L10N migration to transifex.net

Ruediger Landmann r.landmann at redhat.com
Thu Feb 24 04:03:46 UTC 2011

On 02/21/2011 04:10 PM, Ricky Zhou wrote:
> On 2011-02-21 03:25:23 PM, Ruediger Landmann wrote:
>> As I see it, you answer your own question further down your post. We
>> lose control of the instance. Whether or not the Fedora project ever
>> exercises that control is a different matter.
>> Some people might see this as a purely theoretical distinction, but it's
>> a distinction that exists at the very heart of Free software. With the
>> exception of packages that I'm involved in maintaining, I have very
>> rarely delved into the code or modified the code of the Free software
>> that I use every day. However, by choosing Free software, I retain the
>> ability to do these things if and when I choose to do so.
> transifex.net runs on the same open source software that we run (albeit
> a much newer version).  If we ever have the need to exercise control
> over the instance that transifex.net won't allow us, then we are always
> free to move back to running our own instance (the migration would work
> exactly like the one that's currently ongoing).

I'm sorry -- I didn't express myself clearly enough here, since both you 
and Jared have both understood something a little different from what I 

I know that Transifex is indeed Free software, and I certainly didn't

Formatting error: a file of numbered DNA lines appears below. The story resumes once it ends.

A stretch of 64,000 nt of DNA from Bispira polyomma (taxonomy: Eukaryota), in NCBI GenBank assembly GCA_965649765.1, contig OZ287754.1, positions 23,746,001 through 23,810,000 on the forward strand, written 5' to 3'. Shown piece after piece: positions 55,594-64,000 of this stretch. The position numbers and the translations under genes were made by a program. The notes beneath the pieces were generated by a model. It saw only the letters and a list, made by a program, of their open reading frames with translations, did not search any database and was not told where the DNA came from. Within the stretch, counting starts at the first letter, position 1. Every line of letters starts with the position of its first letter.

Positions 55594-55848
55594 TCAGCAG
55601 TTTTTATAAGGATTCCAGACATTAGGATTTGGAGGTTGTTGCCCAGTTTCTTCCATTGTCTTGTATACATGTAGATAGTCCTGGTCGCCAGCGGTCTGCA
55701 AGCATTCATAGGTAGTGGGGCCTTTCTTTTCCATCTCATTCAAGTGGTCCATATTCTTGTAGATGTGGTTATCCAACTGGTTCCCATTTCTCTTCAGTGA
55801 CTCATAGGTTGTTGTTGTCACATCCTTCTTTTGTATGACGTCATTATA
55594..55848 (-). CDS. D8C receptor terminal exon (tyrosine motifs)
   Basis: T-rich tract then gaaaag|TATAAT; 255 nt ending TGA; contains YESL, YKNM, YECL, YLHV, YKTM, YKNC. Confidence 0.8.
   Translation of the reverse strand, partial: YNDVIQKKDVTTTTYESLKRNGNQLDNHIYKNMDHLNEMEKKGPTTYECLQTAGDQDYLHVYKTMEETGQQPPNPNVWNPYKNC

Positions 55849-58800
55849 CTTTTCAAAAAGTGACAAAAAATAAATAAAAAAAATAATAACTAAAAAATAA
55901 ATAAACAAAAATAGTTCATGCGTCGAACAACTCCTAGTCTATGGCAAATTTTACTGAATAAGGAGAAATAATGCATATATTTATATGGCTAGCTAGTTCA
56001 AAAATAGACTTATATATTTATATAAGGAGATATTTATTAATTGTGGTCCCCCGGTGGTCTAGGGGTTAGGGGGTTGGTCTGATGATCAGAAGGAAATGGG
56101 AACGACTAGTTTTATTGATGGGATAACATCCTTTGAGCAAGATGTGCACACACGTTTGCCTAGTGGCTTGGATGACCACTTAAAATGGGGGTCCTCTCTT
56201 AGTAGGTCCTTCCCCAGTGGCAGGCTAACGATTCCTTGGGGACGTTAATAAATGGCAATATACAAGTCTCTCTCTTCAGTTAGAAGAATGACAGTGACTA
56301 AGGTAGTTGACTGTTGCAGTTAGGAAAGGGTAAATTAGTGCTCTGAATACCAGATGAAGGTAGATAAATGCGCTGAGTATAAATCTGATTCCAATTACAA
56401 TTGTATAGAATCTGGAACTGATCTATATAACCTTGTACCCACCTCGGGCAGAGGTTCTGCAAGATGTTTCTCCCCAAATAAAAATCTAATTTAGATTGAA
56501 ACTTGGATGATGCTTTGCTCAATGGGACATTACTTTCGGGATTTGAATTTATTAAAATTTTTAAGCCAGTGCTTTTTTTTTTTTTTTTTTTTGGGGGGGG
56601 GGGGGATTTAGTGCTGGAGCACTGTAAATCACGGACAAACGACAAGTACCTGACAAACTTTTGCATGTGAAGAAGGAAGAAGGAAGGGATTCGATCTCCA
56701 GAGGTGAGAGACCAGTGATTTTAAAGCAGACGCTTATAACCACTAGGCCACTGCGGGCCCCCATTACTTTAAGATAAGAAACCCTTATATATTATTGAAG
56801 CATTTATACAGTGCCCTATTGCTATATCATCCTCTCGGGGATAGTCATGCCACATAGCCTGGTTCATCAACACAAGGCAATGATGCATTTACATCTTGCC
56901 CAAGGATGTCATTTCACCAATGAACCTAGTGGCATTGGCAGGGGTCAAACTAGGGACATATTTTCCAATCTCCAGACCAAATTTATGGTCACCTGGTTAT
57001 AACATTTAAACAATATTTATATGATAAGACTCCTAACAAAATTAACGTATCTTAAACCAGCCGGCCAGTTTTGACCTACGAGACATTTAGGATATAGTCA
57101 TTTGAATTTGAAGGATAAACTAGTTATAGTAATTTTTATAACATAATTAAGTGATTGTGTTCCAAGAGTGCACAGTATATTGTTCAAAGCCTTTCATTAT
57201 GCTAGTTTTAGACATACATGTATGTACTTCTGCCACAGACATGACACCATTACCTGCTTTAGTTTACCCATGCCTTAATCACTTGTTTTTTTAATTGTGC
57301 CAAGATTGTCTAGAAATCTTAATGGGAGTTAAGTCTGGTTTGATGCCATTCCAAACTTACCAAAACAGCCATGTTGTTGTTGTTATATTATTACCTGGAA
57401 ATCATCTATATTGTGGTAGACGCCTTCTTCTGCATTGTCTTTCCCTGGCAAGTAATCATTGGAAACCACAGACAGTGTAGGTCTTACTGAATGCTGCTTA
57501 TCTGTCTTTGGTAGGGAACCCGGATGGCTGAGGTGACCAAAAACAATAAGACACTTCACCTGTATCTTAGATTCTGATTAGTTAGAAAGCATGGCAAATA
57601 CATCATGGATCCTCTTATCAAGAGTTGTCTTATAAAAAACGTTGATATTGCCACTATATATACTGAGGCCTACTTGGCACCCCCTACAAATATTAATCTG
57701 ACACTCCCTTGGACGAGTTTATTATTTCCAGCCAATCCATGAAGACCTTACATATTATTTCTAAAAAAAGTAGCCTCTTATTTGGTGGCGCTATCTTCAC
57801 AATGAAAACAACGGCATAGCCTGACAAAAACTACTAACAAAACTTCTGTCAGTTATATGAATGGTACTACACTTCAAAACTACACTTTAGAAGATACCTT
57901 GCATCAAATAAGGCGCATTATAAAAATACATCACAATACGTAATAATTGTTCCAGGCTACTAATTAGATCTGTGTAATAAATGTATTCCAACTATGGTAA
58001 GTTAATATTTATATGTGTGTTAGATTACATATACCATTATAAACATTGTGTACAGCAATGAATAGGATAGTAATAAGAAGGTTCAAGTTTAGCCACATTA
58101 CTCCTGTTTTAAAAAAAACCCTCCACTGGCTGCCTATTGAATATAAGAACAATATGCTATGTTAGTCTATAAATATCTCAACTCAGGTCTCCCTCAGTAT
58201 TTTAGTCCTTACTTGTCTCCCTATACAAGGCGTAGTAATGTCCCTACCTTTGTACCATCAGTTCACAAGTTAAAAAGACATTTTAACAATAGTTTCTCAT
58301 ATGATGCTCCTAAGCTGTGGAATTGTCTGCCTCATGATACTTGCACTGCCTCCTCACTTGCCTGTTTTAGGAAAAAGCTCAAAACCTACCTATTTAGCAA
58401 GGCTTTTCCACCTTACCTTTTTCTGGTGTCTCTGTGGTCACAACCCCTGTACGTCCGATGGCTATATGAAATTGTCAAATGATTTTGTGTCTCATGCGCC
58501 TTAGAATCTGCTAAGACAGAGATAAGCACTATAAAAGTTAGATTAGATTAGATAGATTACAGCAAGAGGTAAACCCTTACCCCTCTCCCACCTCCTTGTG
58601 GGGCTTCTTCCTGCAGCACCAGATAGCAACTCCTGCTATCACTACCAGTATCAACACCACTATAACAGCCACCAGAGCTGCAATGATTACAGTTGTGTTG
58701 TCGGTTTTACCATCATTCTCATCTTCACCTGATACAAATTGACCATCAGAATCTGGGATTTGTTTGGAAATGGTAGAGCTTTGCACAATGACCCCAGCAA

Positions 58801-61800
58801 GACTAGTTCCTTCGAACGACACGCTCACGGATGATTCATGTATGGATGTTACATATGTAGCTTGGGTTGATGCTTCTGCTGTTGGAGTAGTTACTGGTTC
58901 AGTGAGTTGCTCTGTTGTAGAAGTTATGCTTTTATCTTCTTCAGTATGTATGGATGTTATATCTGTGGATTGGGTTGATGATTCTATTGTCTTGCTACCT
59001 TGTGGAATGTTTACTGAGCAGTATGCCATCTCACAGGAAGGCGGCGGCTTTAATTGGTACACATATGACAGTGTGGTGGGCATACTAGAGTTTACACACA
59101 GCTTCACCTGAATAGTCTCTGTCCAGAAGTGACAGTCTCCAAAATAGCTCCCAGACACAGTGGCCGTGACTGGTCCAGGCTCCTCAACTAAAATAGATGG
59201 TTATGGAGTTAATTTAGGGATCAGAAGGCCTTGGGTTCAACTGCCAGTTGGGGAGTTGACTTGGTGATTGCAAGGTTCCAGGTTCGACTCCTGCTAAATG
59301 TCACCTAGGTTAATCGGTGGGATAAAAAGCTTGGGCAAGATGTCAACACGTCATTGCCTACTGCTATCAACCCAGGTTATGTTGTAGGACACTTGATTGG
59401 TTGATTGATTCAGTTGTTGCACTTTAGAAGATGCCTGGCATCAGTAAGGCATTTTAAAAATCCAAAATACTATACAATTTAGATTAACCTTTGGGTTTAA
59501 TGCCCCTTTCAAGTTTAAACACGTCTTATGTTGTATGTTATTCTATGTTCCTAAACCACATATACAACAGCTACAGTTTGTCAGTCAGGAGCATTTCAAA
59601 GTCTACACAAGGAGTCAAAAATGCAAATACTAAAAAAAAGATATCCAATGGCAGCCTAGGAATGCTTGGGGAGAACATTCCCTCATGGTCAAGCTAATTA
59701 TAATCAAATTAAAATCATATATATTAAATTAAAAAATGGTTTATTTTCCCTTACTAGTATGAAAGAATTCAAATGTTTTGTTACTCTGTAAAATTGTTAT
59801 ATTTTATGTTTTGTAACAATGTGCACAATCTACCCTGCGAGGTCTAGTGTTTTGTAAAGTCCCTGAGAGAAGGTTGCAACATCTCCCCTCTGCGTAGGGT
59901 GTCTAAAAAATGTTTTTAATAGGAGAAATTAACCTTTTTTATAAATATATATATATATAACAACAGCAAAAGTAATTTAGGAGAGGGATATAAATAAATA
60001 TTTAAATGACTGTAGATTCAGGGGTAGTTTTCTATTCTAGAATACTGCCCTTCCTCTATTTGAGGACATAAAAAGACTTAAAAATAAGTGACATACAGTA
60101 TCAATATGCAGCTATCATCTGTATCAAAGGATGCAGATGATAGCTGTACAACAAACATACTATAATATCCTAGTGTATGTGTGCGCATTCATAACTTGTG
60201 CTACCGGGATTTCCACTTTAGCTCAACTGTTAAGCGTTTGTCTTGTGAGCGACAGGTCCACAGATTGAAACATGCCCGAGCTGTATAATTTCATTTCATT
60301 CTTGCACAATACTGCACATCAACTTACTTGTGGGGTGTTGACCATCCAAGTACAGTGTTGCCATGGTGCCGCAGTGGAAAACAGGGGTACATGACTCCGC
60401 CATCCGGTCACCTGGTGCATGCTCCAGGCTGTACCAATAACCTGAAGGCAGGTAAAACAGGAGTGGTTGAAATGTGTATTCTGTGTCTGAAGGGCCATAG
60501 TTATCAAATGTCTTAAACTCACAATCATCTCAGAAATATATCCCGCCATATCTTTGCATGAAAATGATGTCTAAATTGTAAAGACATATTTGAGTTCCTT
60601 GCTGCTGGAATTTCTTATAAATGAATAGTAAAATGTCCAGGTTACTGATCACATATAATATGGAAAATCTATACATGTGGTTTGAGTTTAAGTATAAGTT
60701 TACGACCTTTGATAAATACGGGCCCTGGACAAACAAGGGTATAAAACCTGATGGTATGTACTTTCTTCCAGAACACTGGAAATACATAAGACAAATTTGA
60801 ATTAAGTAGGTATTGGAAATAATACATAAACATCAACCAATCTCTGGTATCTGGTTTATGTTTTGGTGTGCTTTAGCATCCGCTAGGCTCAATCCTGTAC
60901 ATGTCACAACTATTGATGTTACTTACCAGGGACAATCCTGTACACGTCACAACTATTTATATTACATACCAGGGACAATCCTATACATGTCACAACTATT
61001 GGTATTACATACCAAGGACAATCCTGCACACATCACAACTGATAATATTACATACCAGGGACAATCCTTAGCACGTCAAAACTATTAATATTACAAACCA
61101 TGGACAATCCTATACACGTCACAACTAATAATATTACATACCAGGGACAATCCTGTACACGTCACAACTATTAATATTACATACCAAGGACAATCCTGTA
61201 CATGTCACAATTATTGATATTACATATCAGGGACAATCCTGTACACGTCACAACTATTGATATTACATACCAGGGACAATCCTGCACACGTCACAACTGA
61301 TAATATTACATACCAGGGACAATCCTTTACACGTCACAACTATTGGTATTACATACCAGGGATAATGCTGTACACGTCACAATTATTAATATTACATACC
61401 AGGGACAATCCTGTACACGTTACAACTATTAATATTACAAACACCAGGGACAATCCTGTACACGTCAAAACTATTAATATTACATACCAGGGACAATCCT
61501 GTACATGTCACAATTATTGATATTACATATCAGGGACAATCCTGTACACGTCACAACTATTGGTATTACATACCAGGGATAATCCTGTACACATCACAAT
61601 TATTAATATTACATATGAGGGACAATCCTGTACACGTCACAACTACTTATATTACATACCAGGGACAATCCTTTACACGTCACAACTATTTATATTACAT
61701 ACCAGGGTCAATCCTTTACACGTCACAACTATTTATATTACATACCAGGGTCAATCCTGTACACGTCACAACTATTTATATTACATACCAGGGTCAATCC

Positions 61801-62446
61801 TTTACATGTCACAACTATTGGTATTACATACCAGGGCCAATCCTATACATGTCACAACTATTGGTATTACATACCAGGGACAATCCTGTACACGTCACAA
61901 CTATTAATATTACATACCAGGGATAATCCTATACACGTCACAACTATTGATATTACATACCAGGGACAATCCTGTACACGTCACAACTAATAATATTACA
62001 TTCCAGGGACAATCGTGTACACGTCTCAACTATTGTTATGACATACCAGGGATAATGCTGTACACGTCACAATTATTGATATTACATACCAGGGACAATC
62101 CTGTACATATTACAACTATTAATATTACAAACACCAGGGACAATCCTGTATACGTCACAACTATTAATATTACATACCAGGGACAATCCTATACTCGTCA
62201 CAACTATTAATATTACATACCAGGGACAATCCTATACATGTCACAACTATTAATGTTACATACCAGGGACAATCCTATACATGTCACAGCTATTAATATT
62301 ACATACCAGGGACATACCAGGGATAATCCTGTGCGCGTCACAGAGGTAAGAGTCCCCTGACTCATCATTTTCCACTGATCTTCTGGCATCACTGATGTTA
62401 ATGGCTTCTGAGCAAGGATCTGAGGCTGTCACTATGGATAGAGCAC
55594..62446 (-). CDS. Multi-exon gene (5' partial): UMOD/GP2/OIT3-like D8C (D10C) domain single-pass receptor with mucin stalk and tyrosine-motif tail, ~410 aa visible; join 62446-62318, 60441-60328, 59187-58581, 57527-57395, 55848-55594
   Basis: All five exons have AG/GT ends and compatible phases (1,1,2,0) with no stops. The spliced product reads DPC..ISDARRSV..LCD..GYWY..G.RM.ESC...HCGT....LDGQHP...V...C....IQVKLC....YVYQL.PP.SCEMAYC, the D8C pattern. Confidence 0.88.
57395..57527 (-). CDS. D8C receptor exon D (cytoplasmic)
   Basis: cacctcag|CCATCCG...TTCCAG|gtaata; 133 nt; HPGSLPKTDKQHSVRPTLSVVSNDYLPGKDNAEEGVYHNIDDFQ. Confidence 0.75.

mean to imply anything different. The parallel I'm drawing is this:

* Free software on my PC means that I can inspect or modify that 
software, whether or not I ever exercise that power.

* The Fedora Project's control of its own translation infrastructure 
means that we can inspect or modify that infrastructure, whether or not 
we ever exercise that power.

That's why I said the situation is analogous -- it's certainly not 

>> More pragmatically, needing to move translation files between
>> transifex.net and our repos seems to me like an unfortunate hurdle to
>> translations in Fedora. This is probably not a substantial disadvantage
>> to relatively stable software packages where there is little change from
>> version to version, but would be felt more in documentation where string
>> changes are more frequent.
> As we discussed in the other sub-thread, this change happens regardless
> of whether we run 1.1 in Fedora or on transifex.net.

I  stand corrected on this point; but see below. Please take everything 
I say in the friendly and collegiate spirit in which it's intended. 
Line-by-line rebuttals inevitably come across as sounding quarrelsome, 
and that's not my intention at all. I've tried to keep that tone out of 
my responses, but if any has inadvertently slipped through, please 
forgive me :)

> I consider this to
> be a huge improvement for the following reasons: